Learn more at hazel.co.

About Hazel

Hazel Health, the leader in school-based telehealth, partners with school districts to provide mental and physical health services to K-12 students where they are–at school or home. Hazel's diverse, culturally competent providers work with parents and school staff to transform children's access to health care, because when students feel better, they learn better.

Learn more at hazel.co.

About Hazel

Hazel Health, the leader in school-based telehealth, partners with school districts to provide mental and physical health services to K-12 students where they are–at school or home. Hazel serves nearly 2 million students across 100 school districts, helping to reduce chronic absenteeism and unfinished learning by addressing gaps in health care access. As an extension of the school health team, Hazel helps schools immediately address student physical and mental health care needs. Hazel’s mission is to transform children’s access to health care because when students feel better, they learn better.

Learn more at Hazel.co/hazel-in-schools.

About Hazel

Hazel Health, the leader in school-based telehealth, partners with school districts to provide mental and physical health services to K-12 students where they are–at school or home. Hazel helps school districts address chronic absenteeism, unfinished learning, and school enrollment, by addressing gaps in health care access.

Learn more at Hazel.co/hazel-in-schools.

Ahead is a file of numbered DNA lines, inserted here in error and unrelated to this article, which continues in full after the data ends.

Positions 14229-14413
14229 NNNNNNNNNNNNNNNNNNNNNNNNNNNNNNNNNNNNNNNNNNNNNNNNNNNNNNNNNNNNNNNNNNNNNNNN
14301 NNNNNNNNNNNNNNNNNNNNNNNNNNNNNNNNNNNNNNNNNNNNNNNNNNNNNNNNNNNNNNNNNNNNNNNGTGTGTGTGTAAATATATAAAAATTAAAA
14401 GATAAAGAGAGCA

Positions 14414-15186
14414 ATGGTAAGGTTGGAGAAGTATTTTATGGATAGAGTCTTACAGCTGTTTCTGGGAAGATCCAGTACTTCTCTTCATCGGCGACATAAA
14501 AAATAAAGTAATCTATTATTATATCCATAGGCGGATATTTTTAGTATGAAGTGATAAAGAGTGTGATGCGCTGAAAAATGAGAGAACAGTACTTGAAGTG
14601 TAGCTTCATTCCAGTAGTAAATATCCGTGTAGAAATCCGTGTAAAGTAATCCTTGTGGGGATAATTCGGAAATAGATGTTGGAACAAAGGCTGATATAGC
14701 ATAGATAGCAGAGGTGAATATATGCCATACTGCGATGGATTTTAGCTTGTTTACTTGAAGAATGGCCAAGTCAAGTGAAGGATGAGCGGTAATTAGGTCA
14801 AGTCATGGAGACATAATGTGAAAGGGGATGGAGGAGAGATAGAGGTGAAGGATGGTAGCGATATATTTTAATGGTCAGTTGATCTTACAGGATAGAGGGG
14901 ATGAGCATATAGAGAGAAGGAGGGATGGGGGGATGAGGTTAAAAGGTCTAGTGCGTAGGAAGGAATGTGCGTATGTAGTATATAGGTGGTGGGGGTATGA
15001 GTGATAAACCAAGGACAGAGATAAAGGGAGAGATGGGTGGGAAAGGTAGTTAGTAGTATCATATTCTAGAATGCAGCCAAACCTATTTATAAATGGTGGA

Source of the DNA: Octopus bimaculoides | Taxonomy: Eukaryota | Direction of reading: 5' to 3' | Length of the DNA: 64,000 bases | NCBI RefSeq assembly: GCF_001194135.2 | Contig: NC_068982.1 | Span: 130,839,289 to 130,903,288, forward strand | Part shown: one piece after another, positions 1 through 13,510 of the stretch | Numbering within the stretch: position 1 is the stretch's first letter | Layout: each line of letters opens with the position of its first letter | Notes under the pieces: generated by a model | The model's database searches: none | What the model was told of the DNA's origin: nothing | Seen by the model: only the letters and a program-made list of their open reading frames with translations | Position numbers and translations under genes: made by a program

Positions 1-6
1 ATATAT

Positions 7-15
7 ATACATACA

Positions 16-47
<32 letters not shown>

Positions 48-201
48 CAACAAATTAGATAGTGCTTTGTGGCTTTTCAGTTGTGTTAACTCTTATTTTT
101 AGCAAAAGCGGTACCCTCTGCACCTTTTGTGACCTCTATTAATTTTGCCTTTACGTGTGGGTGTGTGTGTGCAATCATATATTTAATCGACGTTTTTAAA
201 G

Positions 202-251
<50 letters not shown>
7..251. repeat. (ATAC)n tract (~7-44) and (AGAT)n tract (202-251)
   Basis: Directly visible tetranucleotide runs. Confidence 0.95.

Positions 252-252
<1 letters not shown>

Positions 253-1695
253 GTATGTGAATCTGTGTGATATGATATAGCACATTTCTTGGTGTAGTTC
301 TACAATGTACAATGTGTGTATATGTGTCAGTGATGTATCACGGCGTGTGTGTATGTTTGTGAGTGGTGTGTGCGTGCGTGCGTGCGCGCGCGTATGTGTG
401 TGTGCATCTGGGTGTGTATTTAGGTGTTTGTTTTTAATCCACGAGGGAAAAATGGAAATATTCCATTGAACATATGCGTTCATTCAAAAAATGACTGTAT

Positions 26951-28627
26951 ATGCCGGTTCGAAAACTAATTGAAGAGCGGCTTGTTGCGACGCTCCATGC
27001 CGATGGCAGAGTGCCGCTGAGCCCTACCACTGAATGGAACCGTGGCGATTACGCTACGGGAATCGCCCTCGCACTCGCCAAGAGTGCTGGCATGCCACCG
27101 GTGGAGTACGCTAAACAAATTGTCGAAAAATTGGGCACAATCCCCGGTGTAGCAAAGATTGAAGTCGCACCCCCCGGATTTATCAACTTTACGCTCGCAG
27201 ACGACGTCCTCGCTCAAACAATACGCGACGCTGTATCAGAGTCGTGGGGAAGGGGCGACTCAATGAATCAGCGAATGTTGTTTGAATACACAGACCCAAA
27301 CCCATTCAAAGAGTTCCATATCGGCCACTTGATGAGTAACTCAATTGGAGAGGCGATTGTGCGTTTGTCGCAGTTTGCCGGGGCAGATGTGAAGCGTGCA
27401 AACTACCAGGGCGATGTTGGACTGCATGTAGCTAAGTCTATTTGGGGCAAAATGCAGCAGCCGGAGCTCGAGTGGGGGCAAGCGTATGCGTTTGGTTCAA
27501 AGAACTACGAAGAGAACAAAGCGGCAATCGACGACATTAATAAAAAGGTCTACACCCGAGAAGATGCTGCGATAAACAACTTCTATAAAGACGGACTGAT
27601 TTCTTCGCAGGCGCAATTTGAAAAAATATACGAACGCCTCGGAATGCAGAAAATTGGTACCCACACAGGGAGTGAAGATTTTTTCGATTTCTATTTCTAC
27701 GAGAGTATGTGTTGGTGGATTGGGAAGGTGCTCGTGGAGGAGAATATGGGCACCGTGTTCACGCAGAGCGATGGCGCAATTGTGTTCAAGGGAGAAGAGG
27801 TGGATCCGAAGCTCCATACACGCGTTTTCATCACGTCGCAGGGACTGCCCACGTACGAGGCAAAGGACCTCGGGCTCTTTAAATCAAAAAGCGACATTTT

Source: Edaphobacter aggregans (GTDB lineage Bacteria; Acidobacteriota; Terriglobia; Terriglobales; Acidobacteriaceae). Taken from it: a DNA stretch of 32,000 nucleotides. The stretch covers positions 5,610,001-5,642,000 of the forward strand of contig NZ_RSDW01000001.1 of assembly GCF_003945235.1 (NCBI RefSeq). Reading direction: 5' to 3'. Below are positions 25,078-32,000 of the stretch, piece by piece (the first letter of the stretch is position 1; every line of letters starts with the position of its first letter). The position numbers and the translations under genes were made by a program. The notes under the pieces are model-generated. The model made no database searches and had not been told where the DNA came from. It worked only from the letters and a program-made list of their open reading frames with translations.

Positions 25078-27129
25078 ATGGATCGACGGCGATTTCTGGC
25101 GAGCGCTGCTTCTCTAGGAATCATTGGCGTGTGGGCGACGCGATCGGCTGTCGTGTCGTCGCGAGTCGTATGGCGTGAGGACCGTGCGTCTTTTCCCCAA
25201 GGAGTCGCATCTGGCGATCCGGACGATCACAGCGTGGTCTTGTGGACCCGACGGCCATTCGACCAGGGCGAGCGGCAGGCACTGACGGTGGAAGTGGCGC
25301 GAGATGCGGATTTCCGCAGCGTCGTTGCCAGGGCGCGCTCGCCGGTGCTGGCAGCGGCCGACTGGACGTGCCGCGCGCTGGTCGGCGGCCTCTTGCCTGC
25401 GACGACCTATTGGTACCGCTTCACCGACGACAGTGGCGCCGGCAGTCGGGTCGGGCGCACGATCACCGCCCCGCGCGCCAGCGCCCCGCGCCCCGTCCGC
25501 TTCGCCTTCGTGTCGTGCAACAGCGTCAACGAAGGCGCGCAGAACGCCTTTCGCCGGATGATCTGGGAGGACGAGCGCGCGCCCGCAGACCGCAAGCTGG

About Hazel

Hazel Health, the leader in school-based telehealth, partners with school districts and families to provide mental and physical health services to K-12 students where they are–at school or home. Instead of waiting for an appointment with a doctor or therapist, children can see a Hazel provider for a telehealth visit, at no cost to families. With guardian permission, Hazel’s telehealth platform allows children to connect with a health care provider within minutes, or a therapist within days of referral. Hazel’s providers can help with everything from allergies and stomach aches to anxiety and depression. With Hazel, children can get the care they need when they need it.

Learn more at Hazel.co/how-hazel-works.

About Hazel

Hazel Health, the leader in school-based telehealth, partners with school districts and families to provide mental and physical health services to K-12 students where they are–at school or home. At no cost, and regardless of insurance status, Hazel’s providers can help with everything from allergies and stomach aches to anxiety and depression. With Hazel, children can get the care they need when they need it.

Learn more at Hazel.co/how-hazel-works.